There is little surprise in the daily criticism from Republican opponents. But now she has become the target of attacks from Democrats in the state and doubts are growing over whether she will run.
Perhaps it is her worsening polling numbers that are doing it or a recent "poison gas" gaffe committed in the Middle East when she met the wife of Yasser Arafat, the Palestinian leader. Whatever the reasons, figures in the party have variously urged her in recent days to give up her day job as First Lady and get on with running for the Senate seat at full pitch or to jettison her putative candidacy altogether.
Most outspoken has been Ronnie Eldridge, a member of the New York City Council. "Clearly, she is the weakest candidate," she told reporters at the weekend. Noting that Mrs Clinton's expected opponent, the city's Mayor, Rudolph Giuliani, is extending his lead over her in the polls, she urged Mrs Clinton to drop her Senate ambitions and clear the way for another candidate.
"I just think there are too many problems inherent in the campaign," Ms Eldridge said. "Up until now, people have been very hesitant to say that. But the more I talk to people, and the more you hear from people, the more dissatisfaction you hear."
How Mrs Clinton will react to the pressure is uncertain. She has recently been out of the country with the President for the summit of the Organisation for Security and Co-operation in Europe and visits to Greece and Bulgaria.
But any pronouncement of the death of her candidacy would be premature. She and her husband have only recently completed their purchase of a house in a suburb of New York City, a move designed to establish her residency in the state.
"Hillary Clinton has made a commitment to the people of New York and when she makes a commitment, she keeps it," her spokesman, Howard Wolfson, said last week.
In reality, no firm commitment has been made. Neither Mrs Clinton nor Mr Giuliani has formally declared the decision to stand for the seat being vacated by Daniel Patrick Moynihan. Mrs Clinton was not expected to make such a declaration until the new year.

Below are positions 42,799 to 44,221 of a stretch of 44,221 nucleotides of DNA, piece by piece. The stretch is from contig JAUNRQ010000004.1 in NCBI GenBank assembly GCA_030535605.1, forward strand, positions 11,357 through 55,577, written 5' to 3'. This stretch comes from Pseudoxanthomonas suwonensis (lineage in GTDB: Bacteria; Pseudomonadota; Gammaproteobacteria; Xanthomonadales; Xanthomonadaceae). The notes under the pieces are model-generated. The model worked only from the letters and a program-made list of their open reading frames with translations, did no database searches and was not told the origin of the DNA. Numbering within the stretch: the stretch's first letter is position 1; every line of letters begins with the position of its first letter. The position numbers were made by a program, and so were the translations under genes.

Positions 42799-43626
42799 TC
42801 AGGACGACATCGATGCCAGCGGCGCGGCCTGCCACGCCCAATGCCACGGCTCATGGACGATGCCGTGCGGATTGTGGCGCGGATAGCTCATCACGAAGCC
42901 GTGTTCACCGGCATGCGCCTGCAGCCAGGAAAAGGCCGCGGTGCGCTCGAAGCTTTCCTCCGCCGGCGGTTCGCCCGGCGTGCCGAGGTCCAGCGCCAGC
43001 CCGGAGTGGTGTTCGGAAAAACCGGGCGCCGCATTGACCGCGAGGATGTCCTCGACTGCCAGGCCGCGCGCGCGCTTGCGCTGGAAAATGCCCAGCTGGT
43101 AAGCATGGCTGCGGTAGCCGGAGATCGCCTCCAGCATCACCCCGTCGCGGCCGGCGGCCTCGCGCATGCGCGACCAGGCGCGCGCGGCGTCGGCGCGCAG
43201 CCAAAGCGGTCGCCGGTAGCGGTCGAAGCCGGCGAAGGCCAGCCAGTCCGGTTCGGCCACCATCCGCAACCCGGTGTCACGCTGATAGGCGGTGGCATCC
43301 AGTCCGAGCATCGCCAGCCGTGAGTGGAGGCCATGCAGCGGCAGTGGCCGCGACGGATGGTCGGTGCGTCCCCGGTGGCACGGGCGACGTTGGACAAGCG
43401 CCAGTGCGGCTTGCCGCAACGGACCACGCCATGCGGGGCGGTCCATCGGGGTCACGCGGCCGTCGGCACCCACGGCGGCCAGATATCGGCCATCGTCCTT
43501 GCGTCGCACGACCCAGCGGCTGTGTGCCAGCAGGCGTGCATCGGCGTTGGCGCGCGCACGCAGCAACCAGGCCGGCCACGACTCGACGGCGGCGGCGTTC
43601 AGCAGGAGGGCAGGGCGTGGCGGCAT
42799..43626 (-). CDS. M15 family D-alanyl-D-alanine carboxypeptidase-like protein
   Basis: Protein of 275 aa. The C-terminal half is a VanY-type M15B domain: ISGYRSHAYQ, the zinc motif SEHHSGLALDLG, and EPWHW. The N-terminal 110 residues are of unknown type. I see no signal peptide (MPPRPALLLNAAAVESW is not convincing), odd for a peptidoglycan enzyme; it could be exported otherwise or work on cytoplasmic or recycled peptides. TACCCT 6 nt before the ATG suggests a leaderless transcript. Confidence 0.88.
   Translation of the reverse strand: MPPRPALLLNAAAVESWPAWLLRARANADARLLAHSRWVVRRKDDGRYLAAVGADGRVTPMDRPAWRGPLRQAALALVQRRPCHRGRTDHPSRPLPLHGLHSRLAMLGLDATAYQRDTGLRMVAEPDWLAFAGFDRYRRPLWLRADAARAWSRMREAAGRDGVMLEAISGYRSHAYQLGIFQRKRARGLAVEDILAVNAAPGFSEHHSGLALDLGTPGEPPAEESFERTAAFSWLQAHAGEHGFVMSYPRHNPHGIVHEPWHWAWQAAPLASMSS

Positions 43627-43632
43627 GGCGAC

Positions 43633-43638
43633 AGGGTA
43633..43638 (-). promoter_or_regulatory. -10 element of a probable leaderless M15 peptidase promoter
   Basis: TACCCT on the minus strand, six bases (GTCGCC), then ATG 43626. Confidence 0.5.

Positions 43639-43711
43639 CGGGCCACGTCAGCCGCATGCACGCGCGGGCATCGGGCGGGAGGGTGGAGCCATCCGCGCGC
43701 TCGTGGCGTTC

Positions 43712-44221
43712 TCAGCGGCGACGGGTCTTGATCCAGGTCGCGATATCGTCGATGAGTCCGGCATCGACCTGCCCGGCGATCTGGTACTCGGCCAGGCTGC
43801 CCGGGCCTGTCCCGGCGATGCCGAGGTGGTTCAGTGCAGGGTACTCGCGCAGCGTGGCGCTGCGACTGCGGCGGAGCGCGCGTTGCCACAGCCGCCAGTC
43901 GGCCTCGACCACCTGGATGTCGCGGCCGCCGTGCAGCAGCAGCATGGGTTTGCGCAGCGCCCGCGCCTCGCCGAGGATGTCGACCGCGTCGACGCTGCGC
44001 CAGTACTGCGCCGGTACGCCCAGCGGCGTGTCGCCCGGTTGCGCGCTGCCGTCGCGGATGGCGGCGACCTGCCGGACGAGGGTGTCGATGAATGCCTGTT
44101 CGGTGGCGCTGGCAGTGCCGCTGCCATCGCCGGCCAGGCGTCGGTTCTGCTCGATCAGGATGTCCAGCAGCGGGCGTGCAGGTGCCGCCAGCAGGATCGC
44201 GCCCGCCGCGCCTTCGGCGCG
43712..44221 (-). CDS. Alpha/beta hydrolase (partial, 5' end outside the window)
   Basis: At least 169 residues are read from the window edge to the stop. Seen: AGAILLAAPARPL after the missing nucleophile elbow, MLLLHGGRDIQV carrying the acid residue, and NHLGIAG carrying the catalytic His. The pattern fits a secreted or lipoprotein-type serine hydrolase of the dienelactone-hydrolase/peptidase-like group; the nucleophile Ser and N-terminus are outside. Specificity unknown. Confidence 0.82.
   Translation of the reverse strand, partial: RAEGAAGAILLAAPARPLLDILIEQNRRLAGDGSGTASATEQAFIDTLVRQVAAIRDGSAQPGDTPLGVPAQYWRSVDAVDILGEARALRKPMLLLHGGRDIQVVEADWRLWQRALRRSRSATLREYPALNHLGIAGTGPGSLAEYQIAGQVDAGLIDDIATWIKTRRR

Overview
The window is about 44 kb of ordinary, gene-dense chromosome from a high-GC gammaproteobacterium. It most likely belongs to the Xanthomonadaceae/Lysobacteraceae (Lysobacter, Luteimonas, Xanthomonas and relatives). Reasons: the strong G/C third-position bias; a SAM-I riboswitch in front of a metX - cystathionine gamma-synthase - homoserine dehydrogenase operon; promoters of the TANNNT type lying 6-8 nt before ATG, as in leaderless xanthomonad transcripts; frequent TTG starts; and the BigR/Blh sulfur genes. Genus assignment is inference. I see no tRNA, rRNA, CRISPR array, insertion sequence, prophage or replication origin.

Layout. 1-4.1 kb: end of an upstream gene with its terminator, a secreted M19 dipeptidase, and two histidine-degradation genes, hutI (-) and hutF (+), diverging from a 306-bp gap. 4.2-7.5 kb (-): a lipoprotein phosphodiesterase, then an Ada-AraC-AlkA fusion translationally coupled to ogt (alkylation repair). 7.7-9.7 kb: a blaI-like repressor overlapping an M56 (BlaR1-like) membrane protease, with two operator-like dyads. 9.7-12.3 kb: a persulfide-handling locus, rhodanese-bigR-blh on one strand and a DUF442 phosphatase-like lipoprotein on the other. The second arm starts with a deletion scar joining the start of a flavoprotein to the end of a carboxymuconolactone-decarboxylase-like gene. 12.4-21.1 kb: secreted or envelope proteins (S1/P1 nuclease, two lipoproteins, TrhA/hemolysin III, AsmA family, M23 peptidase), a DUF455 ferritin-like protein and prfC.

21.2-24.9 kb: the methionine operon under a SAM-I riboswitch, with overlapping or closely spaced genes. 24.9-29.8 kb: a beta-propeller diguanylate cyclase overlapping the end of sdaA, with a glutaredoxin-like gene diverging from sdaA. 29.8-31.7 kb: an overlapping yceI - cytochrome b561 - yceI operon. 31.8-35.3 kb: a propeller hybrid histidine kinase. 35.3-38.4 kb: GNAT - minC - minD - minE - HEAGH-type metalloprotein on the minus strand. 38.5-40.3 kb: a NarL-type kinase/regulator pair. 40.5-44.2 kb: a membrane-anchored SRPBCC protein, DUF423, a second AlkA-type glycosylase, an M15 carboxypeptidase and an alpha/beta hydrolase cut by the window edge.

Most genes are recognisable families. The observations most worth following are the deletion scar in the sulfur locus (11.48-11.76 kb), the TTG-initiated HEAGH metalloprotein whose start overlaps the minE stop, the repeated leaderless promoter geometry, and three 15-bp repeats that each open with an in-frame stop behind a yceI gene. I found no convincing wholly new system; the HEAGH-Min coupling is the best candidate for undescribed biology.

But Carl McCall, the New York State Comptroller and the highest-ranking Democrat in the state, is urging her to "rethink the timetable".
He implored her to move quickly to announce her candidacy, move into her new house and appoint a full-time campaign manager. "All three of those things ought to happen simultaneously and as quickly as possible, like tomorrow," he said.
The polling data have been discouraging for Mrs Clinton. A Siena College survey released last week had Mr Giuliani leading Mrs Clinton by 48 per cent to 36 per cent.
A New York Post poll at the weekend had a majority of state residents saying Mrs Clinton should not even enter the race; 53 per cent of people in the state said she should not run for the Senate, while 45 per cent said she should.
Then there was the brouhaha that followed Mrs Clinton's encounter with Suha Arafat during her solo visit to the Middle East 10 days ago. Mrs Clinton's error was in failing to respond when Mrs Arafat said that for years Israeli forces had been poisoning Palestinians with gas.
Television cameras then watched as the two women embraced. Mrs Clinton only responded to the allegation after Mr Giuliani remarked on the incident back in New York.
"Clearly now, Democrats are beginning to acknowledge what very hopeful Republicans are observing, which is Mrs Clinton doesn't appear to be ready for prime time," Jay Severin, a Republican consultant in New York, observed yesterday.
The Arafat mishap is already costing Mrs Clinton. Television advertisements that will begin running this week, funded by the Republican Jewish Coalition, offer this commentary about Suha Arafat's outburst and Mrs Clinton's silence: "Instead of reacting with outrage, Hillary Clinton sat by silently. When Arafat was finished, Hillary gave her a hug and a kiss."Reuse content